Scientists Discover The Key To Cute Animals

In most cases, attractiveness is subjective. Beauty has been the source of plenty of debates over the years, and on multiple levels; until the world’s brightest minds devise some foolproof set of ratios and rules, then the debates will rage on. In the meantime, there’s an alternative: the code to cuteness may have just been cracked.

The science behind it ties into parental instincts. Attributes called “baby schema” act as triggers in animals, humans included; the sight of big eyes, chubby bodies, and soft bodies — to name a few — activate the motivation center of the brain, which in turn leads to the release of dopamine. As a result, older animals learn to associate that pleasant feeling with animals that look young. A measure like that, inevitably, promotes protective instincts — and by extension, helps keep the children safe.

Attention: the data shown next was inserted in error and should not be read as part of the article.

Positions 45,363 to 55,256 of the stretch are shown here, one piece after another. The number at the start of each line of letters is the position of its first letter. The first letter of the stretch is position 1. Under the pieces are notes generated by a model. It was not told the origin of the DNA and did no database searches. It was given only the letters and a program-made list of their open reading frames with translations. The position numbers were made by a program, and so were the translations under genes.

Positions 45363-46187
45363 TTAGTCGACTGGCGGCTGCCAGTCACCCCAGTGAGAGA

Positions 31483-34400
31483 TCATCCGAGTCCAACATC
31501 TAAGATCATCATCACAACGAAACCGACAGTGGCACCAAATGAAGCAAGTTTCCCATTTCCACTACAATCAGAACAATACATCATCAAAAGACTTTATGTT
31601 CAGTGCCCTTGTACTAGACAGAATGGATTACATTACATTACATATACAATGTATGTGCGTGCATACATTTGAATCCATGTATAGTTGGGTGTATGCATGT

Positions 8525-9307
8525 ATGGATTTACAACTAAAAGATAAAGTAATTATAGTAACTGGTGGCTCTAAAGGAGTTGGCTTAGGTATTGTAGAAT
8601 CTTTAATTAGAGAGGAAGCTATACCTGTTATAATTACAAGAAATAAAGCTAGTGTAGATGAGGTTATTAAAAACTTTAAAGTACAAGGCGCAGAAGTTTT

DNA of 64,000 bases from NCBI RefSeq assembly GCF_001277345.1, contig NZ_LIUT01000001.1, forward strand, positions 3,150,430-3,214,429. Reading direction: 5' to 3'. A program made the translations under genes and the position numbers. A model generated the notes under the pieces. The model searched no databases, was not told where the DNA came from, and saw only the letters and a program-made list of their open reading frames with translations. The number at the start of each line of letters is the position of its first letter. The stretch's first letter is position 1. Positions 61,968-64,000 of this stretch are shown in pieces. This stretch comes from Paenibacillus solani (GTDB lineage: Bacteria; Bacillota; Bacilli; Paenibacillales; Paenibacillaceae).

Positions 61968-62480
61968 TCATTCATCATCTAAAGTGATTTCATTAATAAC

It’s as much an expression of empathy as it is going gaga over puffy cheeks. Cuteness implies youth, and youth implies helplessness; thanks to that, even those that don’t have blood ties to a young or cute animal can feel a rush of emotions as long as the attributes are there. All told, there’s a sinister layer to cuteness — but it’s forgivable as long as puppy dog eyes stay in top form.

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